Do you often feel tired and run down? Are there times you have difficulty thinking clearly, regardless of how much sleep you get? If you answered yes to either question, you may be one of the 42% of Americans suffering from a vitamin D deficiency. Vitamin D is an essential nutrient for good health and while it’s possible to absorb vitamin D through the sun’s rays, most people need to get vitamin D through food or supplements to reach the recommended daily amount.
What is Vitamin D?
Vitamin D is a vital nutrient because it boosts your health and maintains strong bones by helping your body absorb calcium. Dietarily, it can be found in two forms: D2 and D3. Vitamin D3 is the more powerful of the two types with nearly double the strength. Each and every cell in your body has a receptor for vitamin D to help maximize the benefits of the nutrients.
The Benefits of Vitamin D
Vitamin D is essential to many of your body’s basic functions. Muscles need vitamin D in order to work and nerves need it to relay messages from your brain to the rest of your body. Vitamin D also helps boost your immune system by protecting you from bugs and viruses, and for older adults, vitamin D works with calcium to protect from developing osteoporosis. Consequently, if you’re not getting enough vitamin D, you may experience unexplained fatique, difficulties thinking clearly, bone pain or muscle weakness.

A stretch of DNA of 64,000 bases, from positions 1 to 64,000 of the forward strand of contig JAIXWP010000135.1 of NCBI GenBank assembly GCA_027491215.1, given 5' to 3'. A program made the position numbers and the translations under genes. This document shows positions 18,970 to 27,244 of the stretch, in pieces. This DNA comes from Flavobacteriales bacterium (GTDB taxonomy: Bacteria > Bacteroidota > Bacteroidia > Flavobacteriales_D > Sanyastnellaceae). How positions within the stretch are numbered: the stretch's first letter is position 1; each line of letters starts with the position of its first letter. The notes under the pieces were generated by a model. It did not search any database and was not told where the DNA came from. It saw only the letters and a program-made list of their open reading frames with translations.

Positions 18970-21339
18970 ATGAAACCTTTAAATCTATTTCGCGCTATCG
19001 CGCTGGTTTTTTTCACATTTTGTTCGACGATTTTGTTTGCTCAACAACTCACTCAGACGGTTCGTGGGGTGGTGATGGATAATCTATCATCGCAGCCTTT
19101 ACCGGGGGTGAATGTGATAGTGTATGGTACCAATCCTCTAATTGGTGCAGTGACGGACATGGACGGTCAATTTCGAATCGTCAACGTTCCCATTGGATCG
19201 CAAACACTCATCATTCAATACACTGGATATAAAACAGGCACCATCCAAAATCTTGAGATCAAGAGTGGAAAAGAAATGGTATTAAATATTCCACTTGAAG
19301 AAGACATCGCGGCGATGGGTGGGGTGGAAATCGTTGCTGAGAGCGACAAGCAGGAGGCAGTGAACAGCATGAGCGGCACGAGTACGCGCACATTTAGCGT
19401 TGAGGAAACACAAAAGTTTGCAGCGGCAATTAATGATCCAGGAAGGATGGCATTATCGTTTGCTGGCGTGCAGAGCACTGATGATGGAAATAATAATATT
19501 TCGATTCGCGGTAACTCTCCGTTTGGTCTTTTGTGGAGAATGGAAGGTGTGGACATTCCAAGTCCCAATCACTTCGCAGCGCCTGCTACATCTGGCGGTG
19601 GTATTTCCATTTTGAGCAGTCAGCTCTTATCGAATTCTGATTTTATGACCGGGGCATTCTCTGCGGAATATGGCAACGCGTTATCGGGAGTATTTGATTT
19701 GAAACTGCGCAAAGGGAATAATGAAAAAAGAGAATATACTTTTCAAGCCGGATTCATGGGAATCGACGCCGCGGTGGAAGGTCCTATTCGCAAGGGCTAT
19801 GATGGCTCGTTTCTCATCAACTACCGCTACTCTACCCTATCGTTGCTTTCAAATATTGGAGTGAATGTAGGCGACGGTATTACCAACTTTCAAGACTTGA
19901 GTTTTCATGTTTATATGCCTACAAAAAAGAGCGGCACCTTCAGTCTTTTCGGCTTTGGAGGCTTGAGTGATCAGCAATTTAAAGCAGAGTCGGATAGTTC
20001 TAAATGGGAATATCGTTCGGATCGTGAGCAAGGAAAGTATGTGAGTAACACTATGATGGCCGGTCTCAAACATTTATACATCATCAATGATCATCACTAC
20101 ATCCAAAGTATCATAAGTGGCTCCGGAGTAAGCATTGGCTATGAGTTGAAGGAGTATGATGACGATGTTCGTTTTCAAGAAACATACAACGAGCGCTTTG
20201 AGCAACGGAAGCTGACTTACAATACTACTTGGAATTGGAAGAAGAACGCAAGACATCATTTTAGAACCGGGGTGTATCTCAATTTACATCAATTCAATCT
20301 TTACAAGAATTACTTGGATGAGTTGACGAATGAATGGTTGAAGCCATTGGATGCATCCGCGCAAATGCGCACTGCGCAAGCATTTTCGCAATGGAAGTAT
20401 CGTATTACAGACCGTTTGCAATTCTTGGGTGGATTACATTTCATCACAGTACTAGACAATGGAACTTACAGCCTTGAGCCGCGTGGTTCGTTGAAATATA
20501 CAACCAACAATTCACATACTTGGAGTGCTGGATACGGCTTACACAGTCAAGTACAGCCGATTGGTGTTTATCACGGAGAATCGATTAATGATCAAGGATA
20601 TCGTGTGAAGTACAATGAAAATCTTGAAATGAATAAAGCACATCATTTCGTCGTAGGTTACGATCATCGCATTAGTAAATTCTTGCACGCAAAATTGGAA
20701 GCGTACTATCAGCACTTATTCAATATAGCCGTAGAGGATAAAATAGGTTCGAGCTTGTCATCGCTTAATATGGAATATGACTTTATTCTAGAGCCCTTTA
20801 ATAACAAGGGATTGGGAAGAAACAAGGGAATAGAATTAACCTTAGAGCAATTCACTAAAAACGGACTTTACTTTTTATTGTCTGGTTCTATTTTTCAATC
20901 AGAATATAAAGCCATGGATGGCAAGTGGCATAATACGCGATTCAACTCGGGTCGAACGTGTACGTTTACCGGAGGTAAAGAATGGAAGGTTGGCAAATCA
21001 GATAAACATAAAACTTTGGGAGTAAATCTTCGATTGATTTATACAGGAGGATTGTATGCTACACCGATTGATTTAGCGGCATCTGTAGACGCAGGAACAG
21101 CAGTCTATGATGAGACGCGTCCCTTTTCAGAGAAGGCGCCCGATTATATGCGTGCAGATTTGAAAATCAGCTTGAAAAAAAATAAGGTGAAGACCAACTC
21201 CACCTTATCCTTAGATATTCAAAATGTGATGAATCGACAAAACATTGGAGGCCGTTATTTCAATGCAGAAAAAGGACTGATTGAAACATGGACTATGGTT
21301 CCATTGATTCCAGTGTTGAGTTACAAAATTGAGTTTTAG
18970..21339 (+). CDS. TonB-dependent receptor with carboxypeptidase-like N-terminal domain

How Much Vitamin D Should You Get in a Day?
Health professionals have found that a daily dose of 600 IU for individuals between 1 and 70 years old, or at least 15 micrograms of vitamin D, is sufficient for 97.5% of individuals, with a maximum dose of 4000 IU per day. Some people absorb the recommended daily amount of vitamin D through sunlight because they live in areas that get sun year-round. But the majority of Americans can’t get enough sun during the winter months and must consume their vitamin D through food or supplements.
The Best Sources of Vitamin D
One way to get your recommended daily amount of vitamin D is by choosing vitamin D-rich foods. Although not many foods contain vitamin D3, the ones that do pack a punch. Egg yolks, beef, fish, fish liver oils and cheese are all great sources of vitamin D3. In fact, a single serving of Tilapia contains one-third of your daily requirement, along with other essential nutrients such as vitamin B12 and potassium, making it an overall excellent choice for a healthy meal.
If you’re searching for vitamin D2, you can find it in mushrooms. You can also boost your intake of vitamin D by spending more time outside on a sunny day or by taking supplements.
Want to learn more about the health benefits of fish? Read up on the differences between omega-3, 6 and 9.
Photo credits: Shutterstock / Ileish Anna, Shutterstock / Halfpoint, Pexels / Spencer Selover